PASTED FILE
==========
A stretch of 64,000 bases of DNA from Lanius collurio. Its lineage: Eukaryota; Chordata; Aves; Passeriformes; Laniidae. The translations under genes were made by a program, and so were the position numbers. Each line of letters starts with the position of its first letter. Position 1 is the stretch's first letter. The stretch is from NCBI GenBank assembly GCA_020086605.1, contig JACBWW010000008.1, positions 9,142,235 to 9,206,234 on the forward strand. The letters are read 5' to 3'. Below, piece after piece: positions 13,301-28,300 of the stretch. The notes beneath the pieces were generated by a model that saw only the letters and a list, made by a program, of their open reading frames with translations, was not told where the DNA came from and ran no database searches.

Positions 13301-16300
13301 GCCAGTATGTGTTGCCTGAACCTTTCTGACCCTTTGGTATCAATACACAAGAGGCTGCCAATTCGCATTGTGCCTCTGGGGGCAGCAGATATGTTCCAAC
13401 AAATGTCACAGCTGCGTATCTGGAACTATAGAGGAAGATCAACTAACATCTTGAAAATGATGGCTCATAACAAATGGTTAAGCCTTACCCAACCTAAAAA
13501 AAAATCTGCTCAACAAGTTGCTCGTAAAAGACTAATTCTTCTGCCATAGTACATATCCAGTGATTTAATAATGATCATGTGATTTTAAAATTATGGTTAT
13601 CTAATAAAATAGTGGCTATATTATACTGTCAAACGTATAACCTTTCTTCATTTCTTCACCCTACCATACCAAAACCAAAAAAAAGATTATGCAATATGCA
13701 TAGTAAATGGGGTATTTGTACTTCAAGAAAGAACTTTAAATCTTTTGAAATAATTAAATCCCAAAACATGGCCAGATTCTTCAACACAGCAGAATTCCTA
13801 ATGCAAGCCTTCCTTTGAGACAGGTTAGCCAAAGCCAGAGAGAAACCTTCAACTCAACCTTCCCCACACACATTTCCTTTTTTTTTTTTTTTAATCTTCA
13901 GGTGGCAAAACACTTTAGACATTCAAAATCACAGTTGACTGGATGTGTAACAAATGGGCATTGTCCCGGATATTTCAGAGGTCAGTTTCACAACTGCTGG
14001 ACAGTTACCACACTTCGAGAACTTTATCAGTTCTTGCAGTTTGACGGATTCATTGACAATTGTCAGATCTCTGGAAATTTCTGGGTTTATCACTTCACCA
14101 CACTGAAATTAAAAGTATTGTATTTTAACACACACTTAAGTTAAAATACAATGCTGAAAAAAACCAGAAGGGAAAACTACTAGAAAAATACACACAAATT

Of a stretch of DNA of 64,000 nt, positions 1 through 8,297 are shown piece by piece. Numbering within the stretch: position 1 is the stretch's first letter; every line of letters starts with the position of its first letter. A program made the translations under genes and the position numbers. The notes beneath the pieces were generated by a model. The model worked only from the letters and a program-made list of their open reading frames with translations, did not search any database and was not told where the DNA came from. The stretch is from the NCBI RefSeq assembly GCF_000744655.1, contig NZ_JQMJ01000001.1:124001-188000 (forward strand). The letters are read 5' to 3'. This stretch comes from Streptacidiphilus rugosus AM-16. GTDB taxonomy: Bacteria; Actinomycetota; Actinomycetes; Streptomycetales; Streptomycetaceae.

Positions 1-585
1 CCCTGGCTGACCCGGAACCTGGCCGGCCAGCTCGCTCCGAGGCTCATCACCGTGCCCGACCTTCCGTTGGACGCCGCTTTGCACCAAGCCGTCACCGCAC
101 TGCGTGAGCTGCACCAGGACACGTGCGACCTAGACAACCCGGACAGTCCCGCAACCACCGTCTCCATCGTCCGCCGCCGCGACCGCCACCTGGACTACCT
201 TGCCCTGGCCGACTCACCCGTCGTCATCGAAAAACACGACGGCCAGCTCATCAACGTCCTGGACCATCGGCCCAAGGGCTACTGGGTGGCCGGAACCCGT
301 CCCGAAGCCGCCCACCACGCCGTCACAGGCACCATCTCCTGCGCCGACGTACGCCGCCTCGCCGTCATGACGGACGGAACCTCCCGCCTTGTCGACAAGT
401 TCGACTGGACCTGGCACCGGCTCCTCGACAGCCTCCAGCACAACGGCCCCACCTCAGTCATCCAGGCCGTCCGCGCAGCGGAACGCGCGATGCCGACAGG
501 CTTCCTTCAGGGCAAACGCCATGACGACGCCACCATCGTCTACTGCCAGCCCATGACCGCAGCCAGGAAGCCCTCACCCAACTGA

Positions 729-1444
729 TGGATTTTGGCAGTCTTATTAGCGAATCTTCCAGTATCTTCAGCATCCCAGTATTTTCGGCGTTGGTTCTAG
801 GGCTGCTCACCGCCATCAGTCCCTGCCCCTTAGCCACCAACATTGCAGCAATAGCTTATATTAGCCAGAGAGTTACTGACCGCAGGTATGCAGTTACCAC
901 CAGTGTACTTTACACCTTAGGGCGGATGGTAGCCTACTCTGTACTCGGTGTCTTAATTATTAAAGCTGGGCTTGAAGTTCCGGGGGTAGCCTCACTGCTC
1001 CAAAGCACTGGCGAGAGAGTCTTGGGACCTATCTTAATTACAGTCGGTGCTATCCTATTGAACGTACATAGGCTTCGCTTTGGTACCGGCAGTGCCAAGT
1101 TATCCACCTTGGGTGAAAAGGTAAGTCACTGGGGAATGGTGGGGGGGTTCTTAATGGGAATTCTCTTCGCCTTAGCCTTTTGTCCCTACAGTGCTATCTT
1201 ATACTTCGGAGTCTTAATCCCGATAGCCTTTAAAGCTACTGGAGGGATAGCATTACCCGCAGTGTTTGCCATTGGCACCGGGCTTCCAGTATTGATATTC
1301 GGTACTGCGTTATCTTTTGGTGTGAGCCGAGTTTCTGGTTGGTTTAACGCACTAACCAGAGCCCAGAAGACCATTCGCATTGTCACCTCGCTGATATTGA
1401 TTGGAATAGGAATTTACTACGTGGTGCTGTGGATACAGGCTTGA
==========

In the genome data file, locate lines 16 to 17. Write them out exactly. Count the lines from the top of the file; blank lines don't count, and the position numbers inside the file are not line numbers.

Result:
201 TGCCCTGGCCGACTCACCCGTCGTCATCGAAAAACACGACGGCCAGCTCATCAACGTCCTGGACCATCGGCCCAAGGGCTACTGGGTGGCCGGAACCCGT
301 CCCGAAGCCGCCCACCACGCCGTCACAGGCACCATCTCCTGCGCCGACGTACGCCGCCTCGCCGTCATGACGGACGGAACCTCCCGCCTTGTCGACAAGT